D.he prospect of a quick sale of the American salt business drove the K + S share price up at the beginning of the week. The price rose recently by around 18 percent to 7.15 euros. The fertilizer and salt producer is apparently about to sell its American subsidiary Morton Salt. According to a report by the Bloomberg news agency, Morton Salt will go to competitor Kissner Group for around three billion dollars or the equivalent of almost 2.6 billion euros.
According to analyst Markus Mayer from Baader Bank, the sales proceeds would have been higher than the market average had expected. In July, the possible sales price was estimated at 2 billion euros. K + S initiated the sales process a long time ago. In the first round, a number of financial investors had expressed their interest. Originally, a partial IPO was also considered.
On the one hand, K + S produces potash and magnesium salts for fertilizers, and on the other, a business with salts for other applications: with table and de-icing salt, for example, and special salts for industry. The group had built up this second leg in order to make itself less dependent on the traditional fertilizer business. Two major acquisitions in South and North America were decisive for this: first that of the Chilean Sociedad Punta de Lobos (SPL) in 2006, then that of Morton Salt in the United States in 2009.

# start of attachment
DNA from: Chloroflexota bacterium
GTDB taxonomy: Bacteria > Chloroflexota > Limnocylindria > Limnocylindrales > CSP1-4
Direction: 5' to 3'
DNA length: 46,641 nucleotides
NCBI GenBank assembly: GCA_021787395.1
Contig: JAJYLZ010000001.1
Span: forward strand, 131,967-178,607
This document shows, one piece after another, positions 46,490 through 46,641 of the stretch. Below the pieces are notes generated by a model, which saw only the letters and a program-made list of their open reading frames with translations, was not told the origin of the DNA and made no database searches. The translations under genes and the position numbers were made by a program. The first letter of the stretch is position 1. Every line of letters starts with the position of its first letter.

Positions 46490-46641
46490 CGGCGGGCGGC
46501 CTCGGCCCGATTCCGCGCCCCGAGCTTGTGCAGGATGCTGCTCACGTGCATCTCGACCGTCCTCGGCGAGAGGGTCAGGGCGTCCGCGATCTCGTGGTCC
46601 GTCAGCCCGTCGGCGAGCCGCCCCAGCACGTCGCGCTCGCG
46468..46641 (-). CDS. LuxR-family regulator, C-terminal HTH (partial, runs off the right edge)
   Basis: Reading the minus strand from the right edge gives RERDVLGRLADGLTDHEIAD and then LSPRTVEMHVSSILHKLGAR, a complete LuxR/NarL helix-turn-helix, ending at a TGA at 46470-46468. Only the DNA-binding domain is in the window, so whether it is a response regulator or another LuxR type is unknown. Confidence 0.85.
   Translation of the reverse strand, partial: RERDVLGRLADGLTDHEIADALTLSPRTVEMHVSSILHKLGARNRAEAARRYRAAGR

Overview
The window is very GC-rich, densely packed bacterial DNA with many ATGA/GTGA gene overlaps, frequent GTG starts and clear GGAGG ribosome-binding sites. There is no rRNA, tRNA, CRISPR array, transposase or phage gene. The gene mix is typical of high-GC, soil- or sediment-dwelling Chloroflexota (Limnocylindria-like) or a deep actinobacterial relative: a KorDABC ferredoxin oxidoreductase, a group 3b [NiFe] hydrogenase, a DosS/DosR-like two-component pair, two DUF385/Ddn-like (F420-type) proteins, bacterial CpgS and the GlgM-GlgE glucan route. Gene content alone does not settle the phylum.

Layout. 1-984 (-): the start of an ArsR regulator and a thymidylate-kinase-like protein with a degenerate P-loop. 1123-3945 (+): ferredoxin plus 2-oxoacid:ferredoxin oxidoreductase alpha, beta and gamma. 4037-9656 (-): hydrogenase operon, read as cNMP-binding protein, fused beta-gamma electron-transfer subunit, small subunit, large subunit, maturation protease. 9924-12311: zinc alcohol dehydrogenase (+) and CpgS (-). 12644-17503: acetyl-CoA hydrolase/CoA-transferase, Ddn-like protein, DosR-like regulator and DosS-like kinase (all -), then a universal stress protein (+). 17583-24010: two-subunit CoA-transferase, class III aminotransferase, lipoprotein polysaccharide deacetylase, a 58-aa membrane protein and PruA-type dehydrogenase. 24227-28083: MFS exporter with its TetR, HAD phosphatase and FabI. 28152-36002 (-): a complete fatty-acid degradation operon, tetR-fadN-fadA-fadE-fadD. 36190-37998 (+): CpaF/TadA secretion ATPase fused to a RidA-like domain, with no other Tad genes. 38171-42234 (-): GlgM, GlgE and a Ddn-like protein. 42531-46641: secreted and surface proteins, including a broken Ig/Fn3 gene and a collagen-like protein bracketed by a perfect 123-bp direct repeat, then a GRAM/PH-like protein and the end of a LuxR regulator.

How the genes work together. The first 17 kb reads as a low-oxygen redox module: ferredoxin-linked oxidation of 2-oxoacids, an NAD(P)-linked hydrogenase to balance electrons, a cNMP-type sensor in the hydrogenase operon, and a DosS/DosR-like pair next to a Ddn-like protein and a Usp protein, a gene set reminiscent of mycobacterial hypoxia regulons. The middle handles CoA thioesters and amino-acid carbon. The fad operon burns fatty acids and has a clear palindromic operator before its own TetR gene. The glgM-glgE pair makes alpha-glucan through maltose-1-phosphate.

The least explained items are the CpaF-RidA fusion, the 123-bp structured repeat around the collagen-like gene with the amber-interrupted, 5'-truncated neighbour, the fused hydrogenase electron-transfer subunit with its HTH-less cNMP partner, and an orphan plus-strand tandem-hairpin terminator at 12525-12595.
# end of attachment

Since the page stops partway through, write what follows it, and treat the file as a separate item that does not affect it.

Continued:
After the sale, K + S will lose around one third of the group turnover. With the money on the sale, K + S wants to lower the high level of debt, which is why the transaction is also considered an emergency sale. The debts result mainly from the billion dollar construction of a mine in Canada, called “Bethune”. As a potash mine for fertilizer products, despite its geographical location, it is included in the “Europe + operating unit”, in which K + S bundles its fertilizer business.
The company had not been able to sufficiently reduce the debt through proceeds from the operating business. Prices on the potash fertilizer markets fell and winters were mild, which adversely affected the de-icing salt business.
The price of the K + SA share had soared before the financial crisis, rose to around 90 euros at the time and then fell massively. After a recovery, the price swung into a downward trend from 2011 and fell to an all-time low of EUR 5.104 in the course of the Corona crisis. Baader Bank continues to recommend the K + S share as a buy with a price target of EUR 8.